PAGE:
The proposed model is based on one runway. However, this model maximizes the use of one runway to land and takeoff aircrafts while maintaining deadlines as much as possible (Lygeros and Lynch 1829).

The second refinement introduces safety properties which strongly avoid issues that may cause serious disasters. For example, a minimum separation landing time must be respected in order to maintain aircrafts aerodynamic stability (Pinol and Beasley 2006).

Initial model: an abstract model of the landing process

In this initial model, we consider the following requirements: ENV-1, ENV-2, ENV-3, ENV-4, FUN-1, FUN-2, FUN-3, SAF-1, SAF-2, SAF-3, and SAF-4 (see “Requirements document” section).

We introduce the essence of the ATC system and the different components taken into consideration (Tomlin et al. 1998). The first component is the runway which is, according to the International Civil Aviation Organization ICAO, a rectangular area on a land aerodrome prepared for the landing and takeoff of aircrafts (In Focus: ICAO’S Strategic Objectives 2018). Runways are equipped with lights indicating their status; these lights are called RunWays Status Lights RWSL. The RWSL system was developed by the Federal Aviation Administration FAA to improve air crew and vehicle operator situational awareness. These lights are embedded in the pavement of runways and taxiways and turn red when it is not safe to enter for a certain reason (Fact Sheet-FAA & NTSB’s “Most Wanted” Recommendations 2010; Department of transportation federal aviation administration 2017; John 2016).

This paper develops a system for ATC to manage aircrafts traffic in the vicinity of the airport airspace. Hence, it focuses only on status lights modelization of the runway due to their relation to the airspace traffic management (Pinol and Beasley 2006).

The first proposed model is made up of two parts: static part and dynamic one (Abrial 2010). The static part is called context and contains carrier sets, constants and associated axioms, whereas the dynamic part (called machine) contains variables, invariants and events. In the first context, we introduce of the carrier set RW_STATUSES corresponding to the possible statuses of the runway {available, unavailable} (axm1), as for RWL_STATUSES represents runway lights statuses {ON, OFF} (axm2). The AIRCRAFTS set denots all possible aircrafts that might exist (currently or in the past or even in the future) which is axiomatized to be finite (axm3).

For each aircraft in the radar range, a significant status is associated which is proposed and introduced to help controllers for distinguishing between aircrafts landing, taking off, entering airport, waiting for landing clearance, etc. (NASA Air Traffic Management Demonstration Goes Live in Charlotte 2017). When an aircraft enter the airport vicinity, the status blocked is assigned to it. If the aircraft intend to land, it fly toward the VOR area (very high frequency omni directional radio range) to be qualified to get landing clearance. At this stage, the system assigns to the aircrafts readyL status, which means that it is ready for landing. After getting landing clearance, it is assigned to landing state until finishing landing and passengers’ departure; and then it is considered in TerminatedL status. Likewise, an aircraft in the runway, after passengers’ arrival, is considered ready to takeoff and being assigned to readyT status. Immediately upon takeoff clearance confirmation, it is considered in taking off status. Finally, the aircraft leaves out the VOR and return to blocked status until getting out of the airport radar range (Yu and Bin 2011; Su and Abrial 2017; NASA Air Traffic Management Demonstration Goes Live in Charlotte 2017). These statuses are expressed as the elements of a carrier set called STATUSES (axm5). Figure 4 illustrates this process and the different statuses (Luo and Yu 1998):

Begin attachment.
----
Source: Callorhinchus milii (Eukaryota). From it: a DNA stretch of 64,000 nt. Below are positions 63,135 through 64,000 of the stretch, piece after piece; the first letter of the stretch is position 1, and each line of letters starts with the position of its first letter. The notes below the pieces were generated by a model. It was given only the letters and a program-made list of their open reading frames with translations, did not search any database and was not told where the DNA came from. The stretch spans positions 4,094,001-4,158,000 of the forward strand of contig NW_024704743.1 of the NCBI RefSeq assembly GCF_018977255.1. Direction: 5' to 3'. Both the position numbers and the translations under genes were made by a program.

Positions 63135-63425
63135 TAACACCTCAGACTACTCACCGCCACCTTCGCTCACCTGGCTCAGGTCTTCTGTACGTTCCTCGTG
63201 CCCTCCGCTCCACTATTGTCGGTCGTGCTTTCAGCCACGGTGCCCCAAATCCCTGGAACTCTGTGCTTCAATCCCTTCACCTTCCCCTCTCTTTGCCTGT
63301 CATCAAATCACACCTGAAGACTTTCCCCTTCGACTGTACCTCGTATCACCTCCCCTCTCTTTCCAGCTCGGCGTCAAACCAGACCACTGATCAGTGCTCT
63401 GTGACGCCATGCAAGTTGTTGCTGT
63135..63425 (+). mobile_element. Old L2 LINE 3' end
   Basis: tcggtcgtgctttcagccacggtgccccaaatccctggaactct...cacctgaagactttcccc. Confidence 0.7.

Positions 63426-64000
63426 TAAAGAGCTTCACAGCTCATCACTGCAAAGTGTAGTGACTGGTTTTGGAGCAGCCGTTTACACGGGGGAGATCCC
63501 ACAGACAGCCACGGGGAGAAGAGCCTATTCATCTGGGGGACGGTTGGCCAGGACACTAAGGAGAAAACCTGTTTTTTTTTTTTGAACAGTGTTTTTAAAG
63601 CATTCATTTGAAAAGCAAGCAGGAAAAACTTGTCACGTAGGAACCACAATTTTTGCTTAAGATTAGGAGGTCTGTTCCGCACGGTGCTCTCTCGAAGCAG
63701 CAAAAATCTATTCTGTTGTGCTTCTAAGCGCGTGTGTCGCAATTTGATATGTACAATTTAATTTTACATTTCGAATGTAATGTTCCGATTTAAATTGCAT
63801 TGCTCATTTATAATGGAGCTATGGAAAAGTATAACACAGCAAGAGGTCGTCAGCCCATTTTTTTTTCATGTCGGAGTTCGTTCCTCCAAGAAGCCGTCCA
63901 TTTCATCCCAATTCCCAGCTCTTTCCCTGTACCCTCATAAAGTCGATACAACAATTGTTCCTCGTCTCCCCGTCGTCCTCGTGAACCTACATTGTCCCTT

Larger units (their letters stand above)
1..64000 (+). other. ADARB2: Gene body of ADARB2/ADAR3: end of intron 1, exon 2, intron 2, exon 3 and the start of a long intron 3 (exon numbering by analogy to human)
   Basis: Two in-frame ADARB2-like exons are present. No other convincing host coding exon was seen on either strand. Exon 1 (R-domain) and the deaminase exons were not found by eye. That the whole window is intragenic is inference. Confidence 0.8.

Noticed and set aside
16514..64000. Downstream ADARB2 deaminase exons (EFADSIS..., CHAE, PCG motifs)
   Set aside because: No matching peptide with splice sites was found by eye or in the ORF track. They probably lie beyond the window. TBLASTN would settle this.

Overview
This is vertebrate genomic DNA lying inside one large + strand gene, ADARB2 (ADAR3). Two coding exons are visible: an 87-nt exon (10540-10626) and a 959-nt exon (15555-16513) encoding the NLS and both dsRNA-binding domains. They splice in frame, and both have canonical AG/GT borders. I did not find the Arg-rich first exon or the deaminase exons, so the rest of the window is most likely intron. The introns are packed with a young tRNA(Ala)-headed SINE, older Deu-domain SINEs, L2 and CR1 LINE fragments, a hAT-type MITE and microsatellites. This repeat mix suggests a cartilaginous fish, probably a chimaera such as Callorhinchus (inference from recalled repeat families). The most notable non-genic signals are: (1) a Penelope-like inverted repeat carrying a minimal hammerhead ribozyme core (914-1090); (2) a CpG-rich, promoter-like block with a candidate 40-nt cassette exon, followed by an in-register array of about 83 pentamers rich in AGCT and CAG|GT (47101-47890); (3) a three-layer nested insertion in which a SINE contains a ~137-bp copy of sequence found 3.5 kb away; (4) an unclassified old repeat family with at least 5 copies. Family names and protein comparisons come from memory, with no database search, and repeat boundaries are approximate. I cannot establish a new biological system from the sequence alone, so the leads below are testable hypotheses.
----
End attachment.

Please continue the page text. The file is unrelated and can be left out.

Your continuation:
Fig. 4
figure 4

Aircrafts landing/taking off statuses

To summarize, the first context is made up of four sets (RW_STATUSES, RWL_STATUSES, AIRCRAFTS, and STATUSES), ten constants (Available, Unavailable, ON, OFF, Blocked, ReadyL, Landing, TerminatedL, ReadyT, and TakingOff), and five axioms (axm1, axm2, axm3, and axm4). This is expressed as shown in the following box:

figure b

The partition predicate is an easy way to enumerate sets. Mathematically, the partition predicate is defined as follows:

$$partition\left( { S, x, y} \right) \Leftrightarrow x \cup y = S \wedge x \cap y = \emptyset$$

where x and y are two subsets of a set S.

In the dynamic part (machine), we introduce two variables curr_RW_status and curr_RWL_status denoting respectively the current statuses of the runway and runway lights (whereas, RW_STATUS and RWL_STATUS represent all the possible statuses). These two variables are defined by means of two invariants inv1 and inv2. Inv1 defines curr_RW_status as an element of the RW_STATUS, which means that curr_RW_status may equal available or unavailable. Likewise, curr_RWL_status is an element of RWL_STATUS.